New Aston Martin Valkyrie prototypes get F1 drivers’ stamp of approval

Aston Martin Valkyrie prototypes tested by F1 drivers at Silverstone

If those who doubted Aston Martin would go through with the Valkyrie project hadn’t already eaten their words, they will now. Two new verification prototypes, VP2 and VP3, have joined VP1 in the physical testing program for the new hypercar.

And to get a second opinion on how the cars are coming along, Aston enlisted the help of Red Bull Racing’s finest F1 helmsmen, Max Verstappen and Alex Albon.

The three prototypes took to Silverstone, with Verstappen and Albon getting their first taste of the hypercar. Chief test driver Chris Goodwin was also on hand to shake down the new prototypes, as were Aston Martin WEC drivers Darren Turner and Alex Lynn.

Aston Martin Valkyrie prototypes tested by F1 drivers at Silverstone

Verstappen spoke of his initial experience with the Valkyrie, saying “to be one of the first guys to drive an insane car like this was really exciting. It was amazing to get a first taste of it”.

“Of course it’s still in the development phase but you can already feel the pace, which compared to a normal car is… pretty different!”

Aston Martin plans on completing testing with eight verification prototypes to assess different facets of the program for the car.

Sadly, we expect one or more of the prototypes to be used in crash safety testing.

Aston Martin Valkyrie prototypes tested by F1 drivers at Silverstone

“This event has been an incredibly important step in Aston Martin Valkyrie’s story,” said Aston Martin high-performance development driver, Chris Goodwin.

“To have three cars now running will see the rate of physical development for this exceptional hypercar increase exponentially.

“Both Max and Alex were both really positive of the direction that we’re currently taking and could see that the ingredients for an exceptionally high-performing car are already there ready to be untapped.

“To have that second opinion and validation doesn’t mean the hard work is done already, but this is a great step on our journey”. 

Deliveries are targetted to begin in the second half of this year. That’ll make for just under a four-year turnaround, from the reveal of the initial design buck, to keys in customers hands. Not bad given the ambitiousness of the project.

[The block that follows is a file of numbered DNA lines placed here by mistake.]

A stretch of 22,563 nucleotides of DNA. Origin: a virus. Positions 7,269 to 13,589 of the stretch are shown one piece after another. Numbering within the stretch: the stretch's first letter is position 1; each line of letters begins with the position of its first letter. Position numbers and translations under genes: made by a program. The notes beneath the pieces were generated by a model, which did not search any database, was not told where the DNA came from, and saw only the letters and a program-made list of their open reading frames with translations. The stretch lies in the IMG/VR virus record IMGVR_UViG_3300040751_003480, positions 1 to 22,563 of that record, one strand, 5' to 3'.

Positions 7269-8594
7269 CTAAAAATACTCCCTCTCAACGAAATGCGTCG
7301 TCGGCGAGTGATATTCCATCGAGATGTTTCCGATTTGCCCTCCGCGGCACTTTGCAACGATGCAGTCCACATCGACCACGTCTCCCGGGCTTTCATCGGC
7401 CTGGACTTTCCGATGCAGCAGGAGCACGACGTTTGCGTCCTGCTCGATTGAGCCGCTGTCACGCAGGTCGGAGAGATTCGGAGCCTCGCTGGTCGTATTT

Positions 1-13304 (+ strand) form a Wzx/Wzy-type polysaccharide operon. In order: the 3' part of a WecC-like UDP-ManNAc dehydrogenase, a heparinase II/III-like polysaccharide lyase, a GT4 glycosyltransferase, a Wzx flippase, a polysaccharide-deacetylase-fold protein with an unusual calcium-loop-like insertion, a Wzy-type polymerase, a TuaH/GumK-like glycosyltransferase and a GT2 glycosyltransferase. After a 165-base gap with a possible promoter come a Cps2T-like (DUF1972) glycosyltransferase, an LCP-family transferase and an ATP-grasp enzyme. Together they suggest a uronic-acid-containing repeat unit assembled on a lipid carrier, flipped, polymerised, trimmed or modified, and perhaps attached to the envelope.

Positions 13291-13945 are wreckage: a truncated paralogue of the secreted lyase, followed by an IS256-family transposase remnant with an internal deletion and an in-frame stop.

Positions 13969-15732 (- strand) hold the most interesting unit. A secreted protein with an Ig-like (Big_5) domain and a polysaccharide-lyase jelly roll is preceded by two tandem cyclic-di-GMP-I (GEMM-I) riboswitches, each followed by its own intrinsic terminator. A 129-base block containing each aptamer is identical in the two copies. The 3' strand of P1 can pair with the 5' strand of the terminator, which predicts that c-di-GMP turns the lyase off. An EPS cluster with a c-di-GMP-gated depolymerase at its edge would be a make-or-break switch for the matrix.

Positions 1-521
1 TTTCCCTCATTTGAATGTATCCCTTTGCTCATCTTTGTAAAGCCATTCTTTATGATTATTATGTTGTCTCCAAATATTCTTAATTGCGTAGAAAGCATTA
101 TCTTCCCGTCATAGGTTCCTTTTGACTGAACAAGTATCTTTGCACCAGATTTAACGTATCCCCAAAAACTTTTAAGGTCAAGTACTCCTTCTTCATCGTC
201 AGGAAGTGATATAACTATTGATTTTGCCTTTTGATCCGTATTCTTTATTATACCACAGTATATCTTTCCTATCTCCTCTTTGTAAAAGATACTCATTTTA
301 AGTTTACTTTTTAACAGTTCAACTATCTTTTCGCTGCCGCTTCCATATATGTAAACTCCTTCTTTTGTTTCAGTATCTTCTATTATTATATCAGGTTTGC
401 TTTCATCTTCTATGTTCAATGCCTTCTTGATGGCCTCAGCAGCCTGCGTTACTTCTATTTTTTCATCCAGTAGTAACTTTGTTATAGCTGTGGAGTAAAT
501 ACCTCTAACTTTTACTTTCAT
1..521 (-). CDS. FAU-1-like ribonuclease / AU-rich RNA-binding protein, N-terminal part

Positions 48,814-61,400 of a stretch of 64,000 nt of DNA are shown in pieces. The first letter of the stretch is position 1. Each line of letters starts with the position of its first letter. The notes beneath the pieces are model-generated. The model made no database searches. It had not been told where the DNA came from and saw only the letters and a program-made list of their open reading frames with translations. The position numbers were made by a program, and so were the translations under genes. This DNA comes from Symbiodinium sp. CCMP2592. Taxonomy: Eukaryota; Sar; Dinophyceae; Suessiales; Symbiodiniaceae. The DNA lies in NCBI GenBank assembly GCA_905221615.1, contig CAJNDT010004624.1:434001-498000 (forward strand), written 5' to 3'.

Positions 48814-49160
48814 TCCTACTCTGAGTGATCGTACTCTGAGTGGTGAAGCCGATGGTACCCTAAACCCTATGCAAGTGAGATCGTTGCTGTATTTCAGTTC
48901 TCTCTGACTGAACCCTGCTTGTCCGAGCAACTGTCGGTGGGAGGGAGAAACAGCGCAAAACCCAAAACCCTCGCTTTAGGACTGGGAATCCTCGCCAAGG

You could sum up that ambitiousness with a passing reference to the Valkyrie’s Cosworth V12 and its five-figure rev limit. You can hear that being put to the test in the embedded raw Instagram video below, shared by Aston’s Director of Design, Miles Nurnberger, or Red Bull’s video above, of the F1 drivers having a go.

The goal for the Adrian Newey-designed hypercar was for it to be, literally, generations ahead of anything else in terms of performance. Initial claims were of lap times comparable to Formula 1, and downforce comparable to LMP1 Le Mans prototypes. 

In performance terms, Vertappen’s assessment that it’s “pretty different” could be something of an understatement. Alex Albon’s claim that “it definitely reacts closer to an F1 car than a normal road car,” is probably more like it. 

We now know the Aston will be putting its fastest foot forward in the Le Mans Hypercar class in the WEC, the replacement for LMP1. It’s likely no coincidence, then, that the Valkyrie’s first outings onto a real-world race track happen to be the track where it will get its competitive debut.

It’s due to line up on the grid of the 2020 Silverstone Six Hours in September for its first taste of racing, and our first taste of the eagerly-awaited Le Mans Hypercar class.

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